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Non-thrombotic Abnormalities on Lower Extremity Venous Duplex Ultrasound Examinations

  • Adhikari, Srikar
  • Zeger, Wes
Publication Date
Jan 01, 2015
eScholarship - University of California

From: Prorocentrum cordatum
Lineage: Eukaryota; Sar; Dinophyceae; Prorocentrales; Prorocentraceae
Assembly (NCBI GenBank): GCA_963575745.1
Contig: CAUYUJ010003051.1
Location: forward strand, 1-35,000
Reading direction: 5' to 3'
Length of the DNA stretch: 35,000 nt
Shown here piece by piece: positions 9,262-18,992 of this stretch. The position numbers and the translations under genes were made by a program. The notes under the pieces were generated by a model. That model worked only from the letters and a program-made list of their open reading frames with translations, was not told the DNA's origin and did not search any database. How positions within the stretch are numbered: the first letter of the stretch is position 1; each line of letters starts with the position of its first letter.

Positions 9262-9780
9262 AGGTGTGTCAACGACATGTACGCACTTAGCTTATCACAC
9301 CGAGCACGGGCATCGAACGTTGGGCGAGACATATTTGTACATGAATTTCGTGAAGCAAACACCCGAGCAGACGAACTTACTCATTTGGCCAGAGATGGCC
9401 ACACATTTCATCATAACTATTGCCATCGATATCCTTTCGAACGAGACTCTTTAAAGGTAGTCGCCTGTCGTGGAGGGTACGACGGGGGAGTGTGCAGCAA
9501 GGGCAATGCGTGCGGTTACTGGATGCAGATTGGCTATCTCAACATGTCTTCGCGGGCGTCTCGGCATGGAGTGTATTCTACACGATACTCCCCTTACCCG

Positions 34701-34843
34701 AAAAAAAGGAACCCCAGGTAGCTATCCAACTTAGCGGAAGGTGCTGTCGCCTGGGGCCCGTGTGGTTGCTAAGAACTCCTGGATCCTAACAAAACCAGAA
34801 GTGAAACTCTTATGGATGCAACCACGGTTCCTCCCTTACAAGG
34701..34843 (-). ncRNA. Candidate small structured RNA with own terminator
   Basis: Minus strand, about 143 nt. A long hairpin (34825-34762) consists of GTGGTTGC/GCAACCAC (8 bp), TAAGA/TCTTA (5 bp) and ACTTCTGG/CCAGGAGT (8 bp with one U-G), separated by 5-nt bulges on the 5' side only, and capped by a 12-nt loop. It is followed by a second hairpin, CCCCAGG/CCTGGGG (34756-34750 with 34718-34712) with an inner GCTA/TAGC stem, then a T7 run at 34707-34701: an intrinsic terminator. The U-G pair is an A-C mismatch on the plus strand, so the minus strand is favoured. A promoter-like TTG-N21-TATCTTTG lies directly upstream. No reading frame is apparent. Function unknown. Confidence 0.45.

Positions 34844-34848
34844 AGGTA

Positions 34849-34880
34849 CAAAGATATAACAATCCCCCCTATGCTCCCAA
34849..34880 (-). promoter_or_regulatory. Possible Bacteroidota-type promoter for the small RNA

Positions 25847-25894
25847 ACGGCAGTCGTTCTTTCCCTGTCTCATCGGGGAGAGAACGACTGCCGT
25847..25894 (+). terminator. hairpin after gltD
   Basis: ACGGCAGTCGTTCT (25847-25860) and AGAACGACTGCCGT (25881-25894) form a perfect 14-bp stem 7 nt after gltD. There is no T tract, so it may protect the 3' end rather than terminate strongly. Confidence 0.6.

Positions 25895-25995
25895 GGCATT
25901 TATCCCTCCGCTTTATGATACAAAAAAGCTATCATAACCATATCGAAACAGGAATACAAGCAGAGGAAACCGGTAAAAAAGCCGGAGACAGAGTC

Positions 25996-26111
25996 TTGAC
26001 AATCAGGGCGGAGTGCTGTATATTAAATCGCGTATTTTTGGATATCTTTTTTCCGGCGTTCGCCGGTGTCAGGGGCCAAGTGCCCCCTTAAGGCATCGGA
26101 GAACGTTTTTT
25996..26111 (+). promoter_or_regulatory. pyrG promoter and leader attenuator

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Introduction: Emergency physician-performed compression ultrasonography focuses primarily onthe evaluation of the proximal veins of the lower extremity in patients with suspected deep venousthrombosis (DVT). A detailed sonographic evaluation of lower extremity is not performed. Theobjective of this study was to determine the prevalence of non-thrombotic findings on comprehensivelower extremity venous duplex ultrasound (US) examinations performed on emergency department(ED) patients. Methods: We performed a retrospective six-year review of an academic ED’s records of adultpatients who underwent a comprehensive lower extremity duplex venous US examination for theevaluation of DVT. The entire US report was thoroughly reviewed for non-thrombotic findings. Results: We detected non-thrombotic findings in 263 (11%, 95% CI [9.5-11.9%]) patients. Amongthe non-thrombotic findings, venous valvular incompetence (81, 30%) was the most frequent,followed by cyst/mass (41, 15%), lymphadenopathy (33, 12%), phlebitis (12, 4.5%), hematoma (8,3%), cellulitis (1, 0.3%) and other (6, 2.2%). Conclusion: In our study, we detected a variety of non-thrombotic abnormalities on comprehensive lowerextremity venous duplex US examinations performed on ED patients. Some of these abnormalities couldbe clinically significant and potentially be detected with point-of-care lower extremity US examinationsif the symptomatic region is evaluated. In addition to assessment of the proximal veins for DVT, werecommend sonographic evaluation of the symptomatic area in the lower extremity when performingpoint-of-care ultrasound examinations to identify non-thrombotic abnormalities that may requireimmediate intervention or close follow up. [West J Emerg Med. 2015;16(2):250–254.]

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